1387-3547; 1573-1464
DOI:
10.1007/s10530-016-1092-7
Keywords:
Cull - Immunocontraceptive vaccine; Invasion dynamics; Grey squirrel; SEPM; Sciurus carolinensis
Version:
Final accepted manuscript
Additional Links:
http://link.springer.com/10.1007/s10530-016-1092-7

Full metadata record

DC FieldValue Language
dc.contributor.authorGoldstein, Emily A.en
dc.contributor.authorButler, Fidelmaen
dc.contributor.authorLawton, Colinen
dc.date.accessioned2016-06-13T23:56:24Z-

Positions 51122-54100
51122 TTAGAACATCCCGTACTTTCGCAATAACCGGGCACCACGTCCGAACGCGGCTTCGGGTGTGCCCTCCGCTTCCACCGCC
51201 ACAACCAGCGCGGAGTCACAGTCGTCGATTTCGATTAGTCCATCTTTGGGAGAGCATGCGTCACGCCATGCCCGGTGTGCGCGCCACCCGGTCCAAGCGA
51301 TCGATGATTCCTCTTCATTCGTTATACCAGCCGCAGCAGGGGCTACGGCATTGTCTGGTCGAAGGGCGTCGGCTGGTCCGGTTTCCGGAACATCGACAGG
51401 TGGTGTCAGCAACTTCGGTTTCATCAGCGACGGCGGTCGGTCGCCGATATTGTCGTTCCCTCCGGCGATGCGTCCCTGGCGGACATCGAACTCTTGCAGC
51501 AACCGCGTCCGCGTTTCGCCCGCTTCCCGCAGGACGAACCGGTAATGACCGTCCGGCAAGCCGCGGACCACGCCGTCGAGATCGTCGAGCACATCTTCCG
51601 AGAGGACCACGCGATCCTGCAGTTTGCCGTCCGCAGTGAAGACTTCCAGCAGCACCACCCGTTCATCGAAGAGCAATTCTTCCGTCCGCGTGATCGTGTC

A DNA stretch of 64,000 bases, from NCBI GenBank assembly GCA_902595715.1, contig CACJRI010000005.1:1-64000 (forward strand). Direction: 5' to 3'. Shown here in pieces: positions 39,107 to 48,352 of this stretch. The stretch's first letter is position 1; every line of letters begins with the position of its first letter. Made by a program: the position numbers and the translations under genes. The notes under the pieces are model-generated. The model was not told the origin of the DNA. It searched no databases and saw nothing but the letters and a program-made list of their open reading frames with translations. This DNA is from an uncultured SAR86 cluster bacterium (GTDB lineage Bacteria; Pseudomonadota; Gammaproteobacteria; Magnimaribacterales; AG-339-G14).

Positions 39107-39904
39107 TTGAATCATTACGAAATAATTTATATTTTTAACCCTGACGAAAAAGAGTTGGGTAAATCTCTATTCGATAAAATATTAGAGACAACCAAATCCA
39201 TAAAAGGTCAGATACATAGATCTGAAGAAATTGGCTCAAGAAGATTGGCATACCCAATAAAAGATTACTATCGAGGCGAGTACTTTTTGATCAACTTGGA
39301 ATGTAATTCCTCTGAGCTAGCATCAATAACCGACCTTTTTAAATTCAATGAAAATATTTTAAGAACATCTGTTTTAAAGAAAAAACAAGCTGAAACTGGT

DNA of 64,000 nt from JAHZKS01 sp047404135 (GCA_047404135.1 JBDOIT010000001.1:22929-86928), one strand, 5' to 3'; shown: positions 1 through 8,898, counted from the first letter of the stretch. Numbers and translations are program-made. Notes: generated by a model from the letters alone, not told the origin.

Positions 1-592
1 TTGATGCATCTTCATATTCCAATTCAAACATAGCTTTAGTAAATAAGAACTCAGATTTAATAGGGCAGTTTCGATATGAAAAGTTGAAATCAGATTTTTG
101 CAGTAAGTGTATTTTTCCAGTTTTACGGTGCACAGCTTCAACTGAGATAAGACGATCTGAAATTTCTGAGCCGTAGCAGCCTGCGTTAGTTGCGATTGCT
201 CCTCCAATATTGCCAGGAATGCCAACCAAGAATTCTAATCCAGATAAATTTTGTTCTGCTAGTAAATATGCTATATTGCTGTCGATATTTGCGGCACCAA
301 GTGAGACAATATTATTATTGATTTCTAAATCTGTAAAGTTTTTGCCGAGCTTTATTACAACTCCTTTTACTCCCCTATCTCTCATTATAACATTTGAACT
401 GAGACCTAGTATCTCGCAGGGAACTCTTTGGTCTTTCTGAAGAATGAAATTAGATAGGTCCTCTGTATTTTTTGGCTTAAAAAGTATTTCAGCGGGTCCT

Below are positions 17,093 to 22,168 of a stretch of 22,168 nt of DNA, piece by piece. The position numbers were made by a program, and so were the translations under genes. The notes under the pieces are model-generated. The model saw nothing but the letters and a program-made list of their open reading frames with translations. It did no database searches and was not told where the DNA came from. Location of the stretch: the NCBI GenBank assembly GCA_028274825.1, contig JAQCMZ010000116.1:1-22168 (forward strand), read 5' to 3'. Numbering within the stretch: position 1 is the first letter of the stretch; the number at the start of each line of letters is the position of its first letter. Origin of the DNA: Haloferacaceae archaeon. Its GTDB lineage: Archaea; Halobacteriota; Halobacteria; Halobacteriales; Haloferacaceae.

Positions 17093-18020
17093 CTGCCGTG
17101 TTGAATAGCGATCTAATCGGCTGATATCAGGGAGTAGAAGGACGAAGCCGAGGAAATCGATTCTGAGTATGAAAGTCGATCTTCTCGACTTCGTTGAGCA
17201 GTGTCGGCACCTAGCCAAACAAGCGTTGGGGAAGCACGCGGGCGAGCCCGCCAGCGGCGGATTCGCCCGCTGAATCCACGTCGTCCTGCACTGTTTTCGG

dc.date.available2016-06-13T23:56:24Z-
dc.date.issued2016-02-18-
dc.identifier.citationModeling future range expansion and management strategies for an invasive squirrel species 2016, 18 (5):1431 Biological Invasionsen
dc.identifier.issn1387-3547-
dc.identifier.issn1573-1464-
dc.identifier.doi10.1007/s10530-016-1092-7-
dc.identifier.urihttp://hdl.handle.net/10150/612964-